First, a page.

Healing Birth Trauma

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Fourth Trimester Podcast Episode 59: Healing Birth Trauma

Addressing a Potential Trauma

Every woman deserves the opportunity to fully heal and recover from birth trauma. It is never too late to address a past trauma.

Listen to this episode of Fourth Trimester Podcast to hear:

  • How to recognize that you’ve experienced trauma or post-traumatic stress disorder (PTSD)
  • How to begin addressing a potential trauma – the first steps to take for healing

Gena McCarthy, RN, MFT

Gena McCarthy RN, MFT is an EMDR certified perinatal psychotherapist specializing in the spiritual and psychological care needs of parents and professionals, including trauma informed care and healing practices.

She developed two local Perinatal Integrative Health Programs and a model for healing perinatal trauma effectively and in ways that feels safe and supported. She offers 1-1 sessions and workshops using this model as well as mentors professionals to learn and offer it. Her website is birthspiritualityandhealing.com

If you are interested in becoming a Birth Spirituality and Healing Facilitator for these workshops and also Parent Ceremonies, you can find out about the next Perinatal Wellness and Trauma Informed Practices Workshop at birthspiritualityandhealing.com

You can contact Gena directly at [email protected].

Video Interview on Healing Birth Trauma, Maternal Wellness:

Selected links

Connect with Gena McCarthy birthspiritualityandhealing.com | LinkedIn

Calming the nervous system Tapping In | Healing from a traumatic birth by Dr Gayle Petersen

Learn more Post-Birth Libido, Birth Injury & How Past Trauma Affects BirthWhy Healthcare Professionals Choose Home BirthSomatic Experiencing Can Build Attachment Between Parent And Child

Connect with Fourth Trimester Facebook | InstagramAbout & Contact

Episode Transcript

Download transcript (as pdf)

Sarah Trott: [00:00:39] I’m here with my co-host Esther Gallagher and our special guest Gena McCarthy who I will introduce in just a moment. And before I do I want to take a moment to remind everyone to visit our website which is fourthtrimesterpodcast.com and sign up for our email newsletter and also sign up to sponsor us through Patreon.com. A dollar an episode would be greatly appreciated. Yes please. And also find us on Facebook and like us on Facebook and join our group. We would really really love that. 

Esther Gallagher: [00:01:15] And tell everyone you know. As I’m saying these days to everyone, everyone you know and everyone they know, will have experienced the postpartum transition because we were all babies once. And everyone you know will experience the fourth trimester transition. Sometime in their adult life. Even if they don’t know that’s what’s happening. We are all in this together and we can all learn. And we need to in this culture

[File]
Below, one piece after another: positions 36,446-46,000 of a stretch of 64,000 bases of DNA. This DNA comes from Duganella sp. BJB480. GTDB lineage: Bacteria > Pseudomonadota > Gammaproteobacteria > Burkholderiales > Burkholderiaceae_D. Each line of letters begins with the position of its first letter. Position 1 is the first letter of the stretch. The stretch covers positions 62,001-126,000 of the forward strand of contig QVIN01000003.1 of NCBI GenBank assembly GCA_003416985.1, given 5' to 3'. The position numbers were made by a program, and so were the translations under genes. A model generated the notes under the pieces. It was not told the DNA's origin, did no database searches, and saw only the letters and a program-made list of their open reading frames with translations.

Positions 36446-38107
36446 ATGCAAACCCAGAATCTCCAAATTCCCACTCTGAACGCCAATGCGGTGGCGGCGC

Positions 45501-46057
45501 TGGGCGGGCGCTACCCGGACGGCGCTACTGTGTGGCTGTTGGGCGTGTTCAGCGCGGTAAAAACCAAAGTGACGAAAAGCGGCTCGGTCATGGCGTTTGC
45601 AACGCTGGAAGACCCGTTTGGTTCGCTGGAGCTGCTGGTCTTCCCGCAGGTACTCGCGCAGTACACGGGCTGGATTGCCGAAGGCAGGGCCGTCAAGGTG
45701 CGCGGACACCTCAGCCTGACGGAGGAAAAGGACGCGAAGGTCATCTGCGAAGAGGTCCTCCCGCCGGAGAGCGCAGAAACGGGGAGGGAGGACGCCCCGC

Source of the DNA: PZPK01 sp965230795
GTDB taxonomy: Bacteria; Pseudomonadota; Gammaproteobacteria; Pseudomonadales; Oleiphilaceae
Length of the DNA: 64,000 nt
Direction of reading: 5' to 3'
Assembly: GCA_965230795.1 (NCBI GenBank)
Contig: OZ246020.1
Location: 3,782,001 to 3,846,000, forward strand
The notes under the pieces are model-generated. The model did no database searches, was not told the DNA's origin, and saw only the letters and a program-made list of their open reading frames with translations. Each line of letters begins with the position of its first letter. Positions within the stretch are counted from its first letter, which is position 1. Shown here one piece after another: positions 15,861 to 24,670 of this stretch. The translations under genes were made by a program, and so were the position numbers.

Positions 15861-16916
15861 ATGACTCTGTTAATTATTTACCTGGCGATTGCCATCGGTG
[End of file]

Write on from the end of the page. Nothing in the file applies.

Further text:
Sarah Trott: [00:02:01] So we’re so honored to have Gena McCarthy with us today. She’s an RN and MFT And EMT are so we’ll ask her to explain those to us. And she’s a certified perinatal psychotherapist specializing in the spiritual and psychological care needs of parents and professionals, including trauma informed care and healing practices. She developed two local perinatal integrative health programs and a model for healing perinatal trauma effectively and in ways that feel safe and supported. 

She offers one-on-one sessions and workshops using this model as well as mentors professionals to learn and offer it themselves. Her website is birthspiritualityandhealing.com. Check that out. So Gena, do you want to tell us in your own words who you are and what you do? And welcome!

Gena McCarthy: [00:02:54] Thank you. I’m so glad to be here. And I’m so grateful that you’re doing these offerings and what Esther just said how we’re all in this, that’s very core to the work I do that all of us are facing really the same psychological and spiritual needs and growth issues. So anyway I got into it for that reason. I had a very traumatic birth when I was born into this world and I didn’t know anything about trauma. And then later in my adult life when I wanted to have a child I kept having panic attacks. And I didn’t know why. And at that point I was a marriage and family therapist and also a nurse but I didn’t know anything about really healing trauma. 

And so eventually I started learning things and I’d say I actually started learning about 50 percent of what I know now when I had my child. And then I really kind of learned the other part after and that’s how I was able to develop this model that is nourishing and feels good, and is effective. And you know I realized what was true for me is true for a lot of people that unless you really feel kind of nourished and safe you kind of don’t want to do it. And so I’m really happy for this opportunity to share how you can really heal and have a pretty good experience doing it. 

Sarah Trott: [00:04:36] That’s so wonderful. And Gena, we’re going to call this our Birth Trauma Healing episode. That is going to be the topic and the theme for this conversation.

Esther Gallagher: [00:04:48] Yeah. And Gena, I feel like you know the time is so right. I know that some of us have been doing this work for quite some time, various aspects of this work to do with the fourth trimester. And I know that the subject of birth trauma has really come to the fore.